Developing your network


[vimeo id="100993986"] You know ‘Network’ is a real buzzword these days. Everyone talks about developing their network or going out to an event to do some networking. It seems that much of our professional life revolves around networking and developing these relationships. Often this concept can be misunderstood as a negative way to use people. However, it’s not bad to have a good network of contacts. It’s only bad when your intention is bad. So here’s how you can cultivate the right attitude to networking.

First, you’re not looking to sabotage anything. If you’re networking to find the next career move, perhaps into a larger company, your intentions are not evil. In fact, you’re looking for ways to contribute to the growth and health of the new company. You shouldn’t feel guilty about making friends who can open doors for you when your intentions are good. You’re thinking from the basis that you believe in the company or organization. You believe that you can contribute to their success in a very positive way.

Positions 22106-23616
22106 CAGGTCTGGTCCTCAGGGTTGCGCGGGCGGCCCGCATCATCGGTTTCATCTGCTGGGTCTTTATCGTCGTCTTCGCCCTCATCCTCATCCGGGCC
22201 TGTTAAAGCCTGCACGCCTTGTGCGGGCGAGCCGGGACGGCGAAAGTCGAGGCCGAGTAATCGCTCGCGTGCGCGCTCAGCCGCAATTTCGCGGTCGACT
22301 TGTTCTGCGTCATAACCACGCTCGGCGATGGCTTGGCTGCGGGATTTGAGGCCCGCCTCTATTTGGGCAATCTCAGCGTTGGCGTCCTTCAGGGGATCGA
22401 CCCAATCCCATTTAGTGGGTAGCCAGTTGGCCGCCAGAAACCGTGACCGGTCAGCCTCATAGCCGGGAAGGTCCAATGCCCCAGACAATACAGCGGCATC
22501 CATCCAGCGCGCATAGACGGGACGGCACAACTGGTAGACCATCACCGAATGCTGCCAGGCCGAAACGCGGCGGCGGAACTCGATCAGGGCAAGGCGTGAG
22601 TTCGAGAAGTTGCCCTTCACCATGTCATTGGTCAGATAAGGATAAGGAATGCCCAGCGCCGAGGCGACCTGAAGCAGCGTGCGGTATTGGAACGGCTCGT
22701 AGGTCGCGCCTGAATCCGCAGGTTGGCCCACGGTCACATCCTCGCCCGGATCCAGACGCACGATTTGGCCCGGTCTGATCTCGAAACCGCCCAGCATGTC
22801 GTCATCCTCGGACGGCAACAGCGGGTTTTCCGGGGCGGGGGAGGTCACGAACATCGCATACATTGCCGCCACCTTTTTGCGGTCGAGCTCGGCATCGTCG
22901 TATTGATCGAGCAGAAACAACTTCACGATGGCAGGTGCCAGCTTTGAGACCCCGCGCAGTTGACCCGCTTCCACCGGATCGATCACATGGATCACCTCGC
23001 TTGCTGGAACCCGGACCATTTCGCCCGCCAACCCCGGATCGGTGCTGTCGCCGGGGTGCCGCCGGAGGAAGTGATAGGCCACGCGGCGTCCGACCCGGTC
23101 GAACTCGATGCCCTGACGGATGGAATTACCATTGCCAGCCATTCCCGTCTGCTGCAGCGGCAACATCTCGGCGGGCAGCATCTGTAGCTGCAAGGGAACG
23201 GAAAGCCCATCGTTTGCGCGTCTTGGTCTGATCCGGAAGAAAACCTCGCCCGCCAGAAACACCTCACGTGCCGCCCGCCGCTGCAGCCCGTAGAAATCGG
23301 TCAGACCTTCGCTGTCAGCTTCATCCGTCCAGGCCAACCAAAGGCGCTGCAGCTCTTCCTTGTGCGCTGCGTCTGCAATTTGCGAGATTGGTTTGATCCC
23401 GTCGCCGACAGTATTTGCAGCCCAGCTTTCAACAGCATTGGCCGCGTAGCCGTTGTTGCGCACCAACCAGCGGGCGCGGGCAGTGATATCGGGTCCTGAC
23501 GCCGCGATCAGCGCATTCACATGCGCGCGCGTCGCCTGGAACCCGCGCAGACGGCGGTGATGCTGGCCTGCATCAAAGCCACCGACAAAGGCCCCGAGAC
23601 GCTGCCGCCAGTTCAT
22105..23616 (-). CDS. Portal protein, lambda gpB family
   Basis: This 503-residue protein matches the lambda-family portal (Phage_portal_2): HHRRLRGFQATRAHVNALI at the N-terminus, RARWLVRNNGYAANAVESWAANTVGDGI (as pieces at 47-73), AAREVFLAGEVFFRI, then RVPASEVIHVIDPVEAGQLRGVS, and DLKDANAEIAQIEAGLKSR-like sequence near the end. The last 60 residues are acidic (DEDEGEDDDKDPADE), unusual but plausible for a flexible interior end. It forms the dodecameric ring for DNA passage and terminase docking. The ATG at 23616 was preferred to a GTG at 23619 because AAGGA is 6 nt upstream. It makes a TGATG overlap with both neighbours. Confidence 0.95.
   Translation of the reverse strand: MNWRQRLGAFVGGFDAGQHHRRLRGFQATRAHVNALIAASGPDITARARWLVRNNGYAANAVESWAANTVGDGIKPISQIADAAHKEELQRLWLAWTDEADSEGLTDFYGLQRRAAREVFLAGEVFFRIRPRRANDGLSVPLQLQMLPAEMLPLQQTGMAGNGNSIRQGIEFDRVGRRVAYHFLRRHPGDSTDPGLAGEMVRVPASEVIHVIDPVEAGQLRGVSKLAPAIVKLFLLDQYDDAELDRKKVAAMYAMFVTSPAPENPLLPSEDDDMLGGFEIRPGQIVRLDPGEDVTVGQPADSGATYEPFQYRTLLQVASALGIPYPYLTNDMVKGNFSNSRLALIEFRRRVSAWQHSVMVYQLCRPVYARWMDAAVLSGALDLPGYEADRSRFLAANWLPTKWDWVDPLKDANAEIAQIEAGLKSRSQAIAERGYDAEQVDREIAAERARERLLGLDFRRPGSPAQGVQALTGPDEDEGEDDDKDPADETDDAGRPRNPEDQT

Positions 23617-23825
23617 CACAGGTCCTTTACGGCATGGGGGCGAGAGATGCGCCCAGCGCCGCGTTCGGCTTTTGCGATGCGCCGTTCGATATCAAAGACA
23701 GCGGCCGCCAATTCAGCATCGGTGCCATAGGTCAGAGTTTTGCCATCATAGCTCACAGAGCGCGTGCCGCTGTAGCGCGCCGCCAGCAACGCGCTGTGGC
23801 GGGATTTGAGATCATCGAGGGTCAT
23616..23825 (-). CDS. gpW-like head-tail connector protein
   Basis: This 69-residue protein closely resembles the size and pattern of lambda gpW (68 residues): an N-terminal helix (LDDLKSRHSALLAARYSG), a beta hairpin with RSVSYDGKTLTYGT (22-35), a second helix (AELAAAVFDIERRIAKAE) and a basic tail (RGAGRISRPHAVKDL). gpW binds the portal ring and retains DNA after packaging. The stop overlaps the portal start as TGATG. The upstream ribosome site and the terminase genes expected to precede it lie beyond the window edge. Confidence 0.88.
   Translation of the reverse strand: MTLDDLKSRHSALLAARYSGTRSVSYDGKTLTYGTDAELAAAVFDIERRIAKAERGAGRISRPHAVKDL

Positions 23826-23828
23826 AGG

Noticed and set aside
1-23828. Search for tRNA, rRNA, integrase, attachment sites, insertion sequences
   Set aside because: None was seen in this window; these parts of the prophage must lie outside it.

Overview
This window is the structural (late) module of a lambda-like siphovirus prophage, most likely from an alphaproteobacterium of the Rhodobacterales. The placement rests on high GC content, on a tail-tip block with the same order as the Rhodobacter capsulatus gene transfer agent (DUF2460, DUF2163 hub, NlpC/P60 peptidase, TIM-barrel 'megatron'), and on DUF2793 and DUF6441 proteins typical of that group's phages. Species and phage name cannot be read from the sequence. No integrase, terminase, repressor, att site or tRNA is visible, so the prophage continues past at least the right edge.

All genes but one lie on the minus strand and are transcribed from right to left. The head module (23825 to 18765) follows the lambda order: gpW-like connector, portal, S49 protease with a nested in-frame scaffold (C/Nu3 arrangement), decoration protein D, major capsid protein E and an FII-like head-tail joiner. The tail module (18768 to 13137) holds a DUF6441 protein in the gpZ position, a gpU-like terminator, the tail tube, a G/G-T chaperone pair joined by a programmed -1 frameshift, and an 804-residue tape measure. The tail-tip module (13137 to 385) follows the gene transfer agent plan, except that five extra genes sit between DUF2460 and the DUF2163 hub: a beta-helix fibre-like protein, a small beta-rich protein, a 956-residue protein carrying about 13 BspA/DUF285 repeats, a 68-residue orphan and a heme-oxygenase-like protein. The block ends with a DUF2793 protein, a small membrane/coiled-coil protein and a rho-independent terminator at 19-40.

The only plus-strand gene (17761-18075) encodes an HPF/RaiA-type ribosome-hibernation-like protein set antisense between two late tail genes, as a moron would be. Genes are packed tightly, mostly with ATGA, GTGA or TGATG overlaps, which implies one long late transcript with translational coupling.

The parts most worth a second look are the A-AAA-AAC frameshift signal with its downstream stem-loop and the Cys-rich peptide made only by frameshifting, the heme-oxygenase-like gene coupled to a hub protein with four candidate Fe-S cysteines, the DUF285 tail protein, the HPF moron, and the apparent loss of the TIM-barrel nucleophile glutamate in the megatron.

Second, you’re not just looking out for yourself. When you network, you’re also looking for people who you can serve as well and perhaps give guidance on their next career move. We all know that conversation with our friends where they share about what they would like to do and immediately a name pops up in your head that you can refer your friend to. In other words, networking is about serving the people in your circle and helping them connect with people who they need to be meeting with. You’re helping others by guiding them to find the next phase of their career.

Third, you’re developing opportunities to invest in your community. Whether your working in the local government, ministry or business, you are serving a need in the community in which you reside. Networking events provide the opportunity to expand your platform for serving the people in your community. No matter what industry you work in, it exists because there’s a need for it. So, as you network and meet with people, new opportunities will reveal themselves where you can have a greater influence in your local community and continue to serve its people.

Networking isn’t only important for business and government leaders. Local ministry leaders must also be intentional about building relationships in the communities they serve. I think ministry leaders sometimes underestimate their own ministry platform and think that it is limited to the pulpit. The truth is that if ministry leaders learn to partner with people in the community to lead transformational efforts, they can truly transform their cities.

So in short, make friends, serve friends, and cultivate new opportunities to transform your surroundings for the better. What would you add to this list? I’d love to hear from you. I hope you have an awesome day!